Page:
Splenius Capitus Muscle with trigger points and pain referral
Splenius Capitus Muscle with points and pain referral
Self massage of the neck
Applying pressure to some neck muscles.

Temporalis, Occipitalis, Masseter and Frontalis muscles

As shown below these four muscles sit over your skull and your jaw and commonly refer headache pain.

Massage considerations

Because all these muscles are relatively thin and overly either your skull or your jaw only use the pressure techniques for smaller muscles (pictured above).

Occipitalis and frontalis muscles with trigger points and pain referral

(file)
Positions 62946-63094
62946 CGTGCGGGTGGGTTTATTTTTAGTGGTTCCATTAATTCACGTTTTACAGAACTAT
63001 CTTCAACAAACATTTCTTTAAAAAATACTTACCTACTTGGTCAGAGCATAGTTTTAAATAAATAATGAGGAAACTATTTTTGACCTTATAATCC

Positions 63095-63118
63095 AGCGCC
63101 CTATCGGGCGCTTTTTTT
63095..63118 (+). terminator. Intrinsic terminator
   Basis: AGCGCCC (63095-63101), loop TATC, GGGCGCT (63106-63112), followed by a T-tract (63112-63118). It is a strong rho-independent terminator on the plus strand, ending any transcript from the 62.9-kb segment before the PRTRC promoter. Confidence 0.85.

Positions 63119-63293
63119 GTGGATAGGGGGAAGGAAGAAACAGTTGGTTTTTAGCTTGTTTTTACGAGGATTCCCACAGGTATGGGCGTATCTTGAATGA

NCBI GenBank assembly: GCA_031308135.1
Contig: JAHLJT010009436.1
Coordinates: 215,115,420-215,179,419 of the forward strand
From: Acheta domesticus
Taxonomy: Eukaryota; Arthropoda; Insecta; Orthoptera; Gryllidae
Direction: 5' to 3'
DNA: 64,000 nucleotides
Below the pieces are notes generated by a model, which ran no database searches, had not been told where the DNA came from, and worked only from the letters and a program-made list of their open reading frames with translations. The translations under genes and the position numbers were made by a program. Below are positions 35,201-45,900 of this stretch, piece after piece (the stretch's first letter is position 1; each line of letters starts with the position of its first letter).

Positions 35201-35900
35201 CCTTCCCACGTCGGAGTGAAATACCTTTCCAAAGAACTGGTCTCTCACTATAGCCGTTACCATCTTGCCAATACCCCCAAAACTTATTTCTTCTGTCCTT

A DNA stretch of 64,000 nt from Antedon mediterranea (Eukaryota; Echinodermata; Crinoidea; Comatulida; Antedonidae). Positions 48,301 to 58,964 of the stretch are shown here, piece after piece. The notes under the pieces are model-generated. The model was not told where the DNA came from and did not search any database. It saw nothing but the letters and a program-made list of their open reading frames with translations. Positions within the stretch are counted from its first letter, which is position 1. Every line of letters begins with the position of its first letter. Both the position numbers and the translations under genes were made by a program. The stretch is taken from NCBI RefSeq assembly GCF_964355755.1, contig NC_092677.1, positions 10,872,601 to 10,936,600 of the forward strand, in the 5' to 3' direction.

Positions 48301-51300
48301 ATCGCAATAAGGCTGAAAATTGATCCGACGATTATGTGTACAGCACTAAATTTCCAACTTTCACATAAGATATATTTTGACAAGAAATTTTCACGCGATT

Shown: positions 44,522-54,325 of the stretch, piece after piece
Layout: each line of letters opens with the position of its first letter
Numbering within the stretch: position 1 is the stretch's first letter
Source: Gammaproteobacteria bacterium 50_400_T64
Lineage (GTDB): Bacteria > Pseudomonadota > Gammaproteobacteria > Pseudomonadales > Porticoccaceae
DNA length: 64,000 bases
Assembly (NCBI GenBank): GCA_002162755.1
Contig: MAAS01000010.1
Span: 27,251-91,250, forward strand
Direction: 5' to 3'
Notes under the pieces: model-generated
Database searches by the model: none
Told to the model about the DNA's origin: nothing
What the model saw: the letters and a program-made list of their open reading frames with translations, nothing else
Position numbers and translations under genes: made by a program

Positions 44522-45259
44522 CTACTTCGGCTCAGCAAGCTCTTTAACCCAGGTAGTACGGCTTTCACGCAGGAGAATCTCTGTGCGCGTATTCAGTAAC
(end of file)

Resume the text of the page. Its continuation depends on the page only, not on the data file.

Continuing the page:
Occipitalis and frontalis muscles with points and pain referral
The Masseter Muscle with trigger points and pain referral
The Masseter Muscle with points and pain referral
The Temporalis Muscle with trigger points and pain referral
The Temporalis Muscle with points and pain referral

Appendix: summary of clinical clinical trials of massage and trigger point therapy for headaches and migraines

NOTE: You may need to scroll the table below left/right for more information


What they did



One session of trigger point therapy using simple pressure techniques

Relief for about 52% of sufferers. Researches said that these simple techniques can be self applied


Eight 30 minute sessions of massage and trigger point therapy over four weeks

Excellent reduction in frequency of headaches


Eight sessions of acupressure over one month.